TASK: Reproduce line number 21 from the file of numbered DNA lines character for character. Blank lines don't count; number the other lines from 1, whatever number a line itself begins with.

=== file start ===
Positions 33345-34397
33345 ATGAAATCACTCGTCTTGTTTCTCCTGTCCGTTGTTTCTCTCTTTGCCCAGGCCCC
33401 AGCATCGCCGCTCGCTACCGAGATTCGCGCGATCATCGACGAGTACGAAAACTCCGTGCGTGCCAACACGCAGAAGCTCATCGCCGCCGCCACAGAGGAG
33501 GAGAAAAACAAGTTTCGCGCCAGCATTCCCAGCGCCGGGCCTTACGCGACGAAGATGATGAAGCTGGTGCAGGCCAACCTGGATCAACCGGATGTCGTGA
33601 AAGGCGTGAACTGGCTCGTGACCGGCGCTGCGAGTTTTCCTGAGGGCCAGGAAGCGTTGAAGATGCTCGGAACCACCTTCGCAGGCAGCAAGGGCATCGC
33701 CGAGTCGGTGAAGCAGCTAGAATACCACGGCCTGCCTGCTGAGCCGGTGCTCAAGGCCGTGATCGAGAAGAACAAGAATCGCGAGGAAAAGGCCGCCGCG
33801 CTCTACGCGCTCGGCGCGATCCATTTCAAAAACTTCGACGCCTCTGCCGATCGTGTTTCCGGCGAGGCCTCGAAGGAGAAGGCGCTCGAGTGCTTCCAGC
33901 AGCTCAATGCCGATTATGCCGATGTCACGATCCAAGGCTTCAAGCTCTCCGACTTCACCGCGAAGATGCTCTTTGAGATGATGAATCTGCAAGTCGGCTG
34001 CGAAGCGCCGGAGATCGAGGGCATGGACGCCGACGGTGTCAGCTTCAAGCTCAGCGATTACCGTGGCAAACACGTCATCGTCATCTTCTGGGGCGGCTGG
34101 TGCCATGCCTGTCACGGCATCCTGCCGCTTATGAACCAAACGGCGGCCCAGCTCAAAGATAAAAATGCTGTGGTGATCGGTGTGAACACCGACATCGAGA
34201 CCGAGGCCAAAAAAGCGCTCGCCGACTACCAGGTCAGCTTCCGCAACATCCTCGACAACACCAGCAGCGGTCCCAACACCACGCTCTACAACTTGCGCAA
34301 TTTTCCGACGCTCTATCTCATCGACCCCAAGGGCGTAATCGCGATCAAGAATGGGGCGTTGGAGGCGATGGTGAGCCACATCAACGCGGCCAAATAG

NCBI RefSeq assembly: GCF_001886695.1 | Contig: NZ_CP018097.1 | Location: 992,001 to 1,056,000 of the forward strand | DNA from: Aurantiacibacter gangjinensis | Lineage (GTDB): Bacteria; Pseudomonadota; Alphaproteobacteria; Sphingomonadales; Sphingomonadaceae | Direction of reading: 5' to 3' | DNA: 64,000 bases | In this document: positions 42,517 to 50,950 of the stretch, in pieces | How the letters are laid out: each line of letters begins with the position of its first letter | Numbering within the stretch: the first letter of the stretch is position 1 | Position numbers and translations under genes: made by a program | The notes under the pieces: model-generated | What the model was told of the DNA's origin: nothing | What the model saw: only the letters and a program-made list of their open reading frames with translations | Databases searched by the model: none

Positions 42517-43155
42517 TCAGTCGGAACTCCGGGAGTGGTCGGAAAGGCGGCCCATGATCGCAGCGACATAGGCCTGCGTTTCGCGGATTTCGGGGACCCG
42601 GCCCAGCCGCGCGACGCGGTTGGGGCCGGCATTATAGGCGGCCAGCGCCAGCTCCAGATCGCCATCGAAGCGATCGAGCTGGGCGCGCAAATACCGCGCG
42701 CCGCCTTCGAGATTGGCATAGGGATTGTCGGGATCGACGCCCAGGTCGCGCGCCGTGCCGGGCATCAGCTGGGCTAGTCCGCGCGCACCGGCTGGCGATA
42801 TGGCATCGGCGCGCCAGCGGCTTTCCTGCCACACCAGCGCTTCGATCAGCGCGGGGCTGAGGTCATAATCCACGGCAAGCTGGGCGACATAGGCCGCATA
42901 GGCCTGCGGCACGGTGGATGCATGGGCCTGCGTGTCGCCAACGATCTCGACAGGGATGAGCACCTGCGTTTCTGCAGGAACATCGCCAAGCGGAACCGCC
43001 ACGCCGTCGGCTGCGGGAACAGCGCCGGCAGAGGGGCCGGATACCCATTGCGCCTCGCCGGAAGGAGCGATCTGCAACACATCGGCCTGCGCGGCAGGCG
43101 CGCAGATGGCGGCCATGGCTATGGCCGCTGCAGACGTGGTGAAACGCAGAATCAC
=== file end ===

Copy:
43101 CGCAGATGGCGGCCATGGCTATGGCCGCTGCAGACGTGGTGAAACGCAGAATCAC